Jumper – Review

Image courtesy of www.impawards.com

Director :

Doug Liman

Cast :

Hayden Christensen ………. David Rice
Samuel L. Jackson ………. Roland
Diane Lane ………. Mary Rice
Jamie Bell ………. Griffin
Rachel Bilson ………. Millie
Michael Rooker ………. William Rice

Using a hand held camera is a risky proposition. Use it correctly, which is to say you keep the shaking to a modicum and let the action dictate the proceedings and you get a film like The Bourne Ultimatum or The Kingdom. Shaky, perhaps, but it adds to the intensity. Use it indiscriminately and you get a film like the Rob Zombie remake of Halloween, where anytime the going gets good the camera acts as if the person behind it is in the middle of a seizure. You can add Jumper to that list, as Doug Liman seemingly has a fit whenever the film gets interesting. Given the film’s lack of a true finale and poor development, good camerawork would seem essential. Alas, it isn’t.

Jumper revolves around the microcosm of a war between two sides: “Jumpers,” who have the ability to teleport to any place they’ve seen, and “Paladins” who are sworn to kill them. When David Rice (Hayden Christiansen) discovers his ability to jump at an early age, he gets pulled into the war when his life of bank-robbing and high flying is discovered by a zealous Paladin by the name of Roland (Samuel L. Jackson). As he tries to reunite with his childhood sweetheart Millie (Rachel Bilson), Rice finds himself with an erstwhile ally (Jamie Bell) and Roland on his trail wherever he goes. It has the setup for a great comic book style action flick, and was based off an award-winning novel of the same name. The problem is that the film is light on substance and heavy on style, much to its detriment.

Liman is known for creating atmosphere, and Jumper is filled with it. This is the sort of hip, edgy world he’s created before for other films and stylistically it compares a lot to Mr. and Mrs. Smith. Liman seemingly has two sets of styles. His first is for a film like Go, which has a much steadier camera and is more about the characters. There’s uniqueness in the color and not a lot of wide camera shots. It’s for the sort of art-house cinema he made his name on. His second is more mainstream friendly and has a lot of long, tracking shots with color contrasts. Jumper falls into the second, with a lot of scenic shots taking the place of solid character development. For a guy who brought the cult classic Swingers to the screen and developed arguably the best of the Bourne series to the screen, this is lacking his usual sort of finesse. The film has a terrific look and feel to it, but that’s all it has.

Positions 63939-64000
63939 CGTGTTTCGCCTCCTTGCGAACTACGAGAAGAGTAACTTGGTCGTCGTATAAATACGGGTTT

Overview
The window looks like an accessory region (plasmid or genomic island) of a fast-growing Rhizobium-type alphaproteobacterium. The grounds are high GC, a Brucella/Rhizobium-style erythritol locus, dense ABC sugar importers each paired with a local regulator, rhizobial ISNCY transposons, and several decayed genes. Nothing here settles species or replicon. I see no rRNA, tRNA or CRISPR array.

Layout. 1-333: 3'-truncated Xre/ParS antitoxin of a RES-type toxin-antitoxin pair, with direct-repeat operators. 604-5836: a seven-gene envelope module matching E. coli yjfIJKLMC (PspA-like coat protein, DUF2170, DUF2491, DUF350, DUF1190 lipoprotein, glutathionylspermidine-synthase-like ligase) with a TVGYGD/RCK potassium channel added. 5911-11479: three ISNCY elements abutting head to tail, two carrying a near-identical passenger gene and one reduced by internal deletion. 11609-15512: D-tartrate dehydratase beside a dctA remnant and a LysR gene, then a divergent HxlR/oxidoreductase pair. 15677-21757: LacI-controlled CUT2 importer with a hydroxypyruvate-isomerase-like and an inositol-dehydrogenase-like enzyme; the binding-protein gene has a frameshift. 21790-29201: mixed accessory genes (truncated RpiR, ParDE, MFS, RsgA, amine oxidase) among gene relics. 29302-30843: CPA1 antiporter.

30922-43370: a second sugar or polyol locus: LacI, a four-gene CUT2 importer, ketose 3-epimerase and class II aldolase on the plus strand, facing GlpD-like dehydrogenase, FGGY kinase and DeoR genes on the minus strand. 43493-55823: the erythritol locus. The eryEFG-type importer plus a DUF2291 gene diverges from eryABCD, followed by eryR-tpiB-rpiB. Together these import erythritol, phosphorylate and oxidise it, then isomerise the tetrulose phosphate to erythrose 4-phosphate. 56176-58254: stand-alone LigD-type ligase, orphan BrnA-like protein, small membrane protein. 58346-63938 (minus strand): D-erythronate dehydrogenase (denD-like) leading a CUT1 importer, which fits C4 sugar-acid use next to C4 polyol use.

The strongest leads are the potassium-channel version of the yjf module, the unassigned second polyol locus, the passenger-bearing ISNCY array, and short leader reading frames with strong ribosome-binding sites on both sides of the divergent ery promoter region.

And the big problem begins whenever things gets interesting. Liman uses the “shaky camera” effect to destroy so many good shots of his scenes, as well as make it demonstrably confusing, that the film goes from being salvageable to a painful 90 minutes. It’s decidedly amateurish in how it looks and takes away from the film; a steadier shot would at least give it a shot at being a decent film. Unfortunately it’s only the beginning of the badness that is this film.

Jumper doesn’t have a lot of substance to it, as it’s particularly light when it comes to developing any of the characters. It feels like a good warm up to an extended mini-series for FX as opposed to a major motion picture. This is a painfully awkward script when it comes to developing characters, etc. There’s no reason to care about anyone except for their designated roles in the film’s plot; they’re two dimensional at best. It makes for a boring viewing, at best. It could be more if there was a terrific performance in there, but even Samuel L Jackson doesn’t seem to want to bring his best to the table. Waiting during the film, one seems to think that the loud angry star would come out and make the film delightful to watch in a hammy sort of way. Jackson seems subdued in a way an action movie villain shouldn’t be, especially in a film like this. One keeps hoping for Jackson to channel the sort of creative insanity that makes John Travolta a fun action villain; it never comes and the film never turns the corner because of it.